Hellraiser: Bloodline (Movie Review)

Director: Kevin Yagher | Release Date: 1996

5

When watching the first three films in the Hellraiser series every viewer was thinking to themselves that what they really wanted to see was the background of the toymaker that built the puzzle box as told by a Jean-Claude Van Damme look alike on a space station in the future. Well, on that front, Hellraiser: Bloodline delivers in spades. Bruce Ramsay plays that toymaker and two more members of the L'Merchant/Merchant bloodline, who are apparently cursed to continually attempt to stop Pinhead (Doug Bradley) and Angelique (Valentina Vargas), a princess of hell, from attempting to bring hell to Earth. Where the Merchants were when Pinhead attempted this in Hellraiser 3 or why this has become his focus in the films, rather than just torturing people who have summoned him, I don't know.

As with the previous entry, the attempt to make Pinhead into an apocalyptic threat feels like a misstep here. Thankfully, however, Pinhead is back to monologuing about suffering and oblivion here, rather than making hamming it up. Also, while there's no real attempt to explain how Pinhead's plan or Merchant's counter to it are actually supposed to work, the proceedings at least feel like they're functioning within the same mythology that the films initially set up. So, while Pinhead in space is still a long way from where we started, at least the filmmakers have provided some functional internal logic this time.

Truthfully, the biggest fault with Bloodline is that it feels like it attempts to cram too much in. What was attempted here would have been better served over the course of two films. The idea of following the path of the family that created a box that functions as a portal to hell had potential, but the fact that we only check in with the Merchants once, in the 90s, between the box's creation and the framing narrative on the space station takes the wind out of the sails of any attempt to sell the idea that this is an eternal struggle between good and evil. If the filmmakers had planned with the intention of carrying this element of the mythology through multiple films I think we would have ended up with a run of Hellraiser films that would have been worthy successors to the first two films in the series.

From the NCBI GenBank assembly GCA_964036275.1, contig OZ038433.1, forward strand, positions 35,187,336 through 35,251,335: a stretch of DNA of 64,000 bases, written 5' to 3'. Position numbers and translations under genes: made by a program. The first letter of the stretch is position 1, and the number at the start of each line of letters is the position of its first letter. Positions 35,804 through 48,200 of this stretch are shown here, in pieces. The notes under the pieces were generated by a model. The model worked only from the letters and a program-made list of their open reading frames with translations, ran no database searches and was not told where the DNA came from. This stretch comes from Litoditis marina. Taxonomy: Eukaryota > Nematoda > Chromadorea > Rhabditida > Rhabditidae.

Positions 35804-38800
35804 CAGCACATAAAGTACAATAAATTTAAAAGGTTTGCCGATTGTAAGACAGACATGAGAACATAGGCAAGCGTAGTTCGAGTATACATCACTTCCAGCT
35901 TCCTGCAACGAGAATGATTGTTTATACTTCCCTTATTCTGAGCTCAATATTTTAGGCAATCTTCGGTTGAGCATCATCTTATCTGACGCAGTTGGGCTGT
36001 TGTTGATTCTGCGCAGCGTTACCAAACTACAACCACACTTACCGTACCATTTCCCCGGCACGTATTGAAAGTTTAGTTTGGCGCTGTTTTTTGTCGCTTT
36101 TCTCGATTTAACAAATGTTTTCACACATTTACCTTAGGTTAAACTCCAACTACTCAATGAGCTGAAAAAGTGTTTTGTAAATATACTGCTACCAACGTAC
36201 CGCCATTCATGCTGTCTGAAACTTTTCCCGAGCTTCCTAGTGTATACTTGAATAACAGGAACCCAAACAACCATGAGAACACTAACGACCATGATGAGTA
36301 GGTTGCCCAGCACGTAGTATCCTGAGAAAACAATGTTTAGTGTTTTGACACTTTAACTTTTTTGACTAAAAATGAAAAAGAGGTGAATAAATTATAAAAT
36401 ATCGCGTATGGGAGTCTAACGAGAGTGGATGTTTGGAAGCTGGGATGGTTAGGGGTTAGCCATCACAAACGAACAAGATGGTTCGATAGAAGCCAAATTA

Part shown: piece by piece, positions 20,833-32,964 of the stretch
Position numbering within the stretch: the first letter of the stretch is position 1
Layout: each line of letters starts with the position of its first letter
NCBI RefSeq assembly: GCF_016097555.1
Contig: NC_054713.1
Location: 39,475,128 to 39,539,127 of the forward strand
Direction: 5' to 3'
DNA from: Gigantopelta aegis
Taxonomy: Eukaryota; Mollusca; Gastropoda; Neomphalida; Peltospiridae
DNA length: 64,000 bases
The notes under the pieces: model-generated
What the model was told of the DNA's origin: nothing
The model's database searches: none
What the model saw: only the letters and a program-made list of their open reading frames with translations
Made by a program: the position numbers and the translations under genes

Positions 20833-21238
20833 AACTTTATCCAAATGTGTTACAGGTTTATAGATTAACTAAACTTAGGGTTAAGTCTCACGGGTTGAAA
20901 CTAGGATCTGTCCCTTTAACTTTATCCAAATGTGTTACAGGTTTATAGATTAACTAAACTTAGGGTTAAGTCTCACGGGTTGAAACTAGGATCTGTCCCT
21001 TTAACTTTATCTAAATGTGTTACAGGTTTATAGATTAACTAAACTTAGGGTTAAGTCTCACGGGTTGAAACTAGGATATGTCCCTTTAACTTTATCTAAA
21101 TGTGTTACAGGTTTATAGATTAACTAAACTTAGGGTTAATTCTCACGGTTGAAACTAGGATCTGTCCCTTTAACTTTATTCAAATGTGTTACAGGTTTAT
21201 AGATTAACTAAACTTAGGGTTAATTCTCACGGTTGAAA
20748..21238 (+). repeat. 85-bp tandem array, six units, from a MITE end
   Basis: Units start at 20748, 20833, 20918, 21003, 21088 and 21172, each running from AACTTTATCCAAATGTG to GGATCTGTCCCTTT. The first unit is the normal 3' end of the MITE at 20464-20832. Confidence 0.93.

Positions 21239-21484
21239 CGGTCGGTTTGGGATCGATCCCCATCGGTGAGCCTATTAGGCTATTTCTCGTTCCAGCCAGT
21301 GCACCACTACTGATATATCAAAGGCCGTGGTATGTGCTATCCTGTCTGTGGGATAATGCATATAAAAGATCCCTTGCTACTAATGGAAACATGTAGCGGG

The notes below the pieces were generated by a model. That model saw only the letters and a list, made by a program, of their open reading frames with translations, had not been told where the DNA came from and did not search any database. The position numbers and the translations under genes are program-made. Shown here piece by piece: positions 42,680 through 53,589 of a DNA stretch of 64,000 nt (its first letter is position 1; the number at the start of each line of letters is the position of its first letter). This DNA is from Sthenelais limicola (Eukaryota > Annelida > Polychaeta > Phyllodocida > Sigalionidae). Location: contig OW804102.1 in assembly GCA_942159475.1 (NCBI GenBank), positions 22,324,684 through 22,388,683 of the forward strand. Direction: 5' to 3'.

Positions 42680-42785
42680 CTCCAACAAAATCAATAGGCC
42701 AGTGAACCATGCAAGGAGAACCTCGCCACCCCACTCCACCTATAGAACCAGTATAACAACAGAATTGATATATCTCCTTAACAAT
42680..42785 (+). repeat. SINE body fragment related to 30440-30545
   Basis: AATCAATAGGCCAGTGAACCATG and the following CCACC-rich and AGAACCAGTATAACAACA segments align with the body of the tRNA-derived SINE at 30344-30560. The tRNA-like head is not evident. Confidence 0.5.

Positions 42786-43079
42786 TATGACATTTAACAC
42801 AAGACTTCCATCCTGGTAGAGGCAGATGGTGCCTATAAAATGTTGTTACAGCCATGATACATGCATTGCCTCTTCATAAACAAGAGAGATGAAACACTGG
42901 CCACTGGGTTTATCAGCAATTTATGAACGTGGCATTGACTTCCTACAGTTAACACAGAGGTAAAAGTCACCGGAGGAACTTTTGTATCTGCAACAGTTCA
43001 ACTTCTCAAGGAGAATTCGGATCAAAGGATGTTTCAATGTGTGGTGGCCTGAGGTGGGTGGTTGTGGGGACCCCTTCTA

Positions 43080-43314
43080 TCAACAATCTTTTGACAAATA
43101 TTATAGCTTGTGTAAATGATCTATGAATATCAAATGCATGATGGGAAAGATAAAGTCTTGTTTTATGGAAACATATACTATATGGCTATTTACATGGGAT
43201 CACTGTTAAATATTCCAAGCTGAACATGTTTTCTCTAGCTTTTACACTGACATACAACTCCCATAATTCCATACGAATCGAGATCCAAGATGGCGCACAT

From a technical standpoint, Bloodline does continue the downward trend in the attention paid to special effects. Rather than skillfully selling a handful of moments, the audience is treated to a number of effects that approximate the things we've come to expect from Hellraiser - lots of hooks on chains tearing at people and such - but simply don't look very good. Also, keep an eye out for some of the lamest futuristic movie guns and a couple notably bad wigs on Ramsay. The film also has that video quality to it that many low budget films in the 90s did, and it does not serve this franchise well. On the positive side of things, the hell hounds that Pinhead has with him on this go around look pretty cool.

While Hellraiser: Bloodline is a slight improvement in some ways over the previous film, and there are some interesting ideas here, there's still an overwhelming feeling that we're viewing a franchise that is little more than a shade of what it started out as.

Ben

I fell in love with a guy named Freddy at the age of 6 and I've never looked back. We've seen other people over the years: Jason, Michael, Pinhead, and numerous others for my part, and assorted buxom coeds on his. It's all been for the love of horror though.
Apart from having a love for most things horror, I'm an aficionado of heavy music, movies of the non-horror variety, literature (anywhere from classy to trashy), comic books, and burritos. Always burritos.

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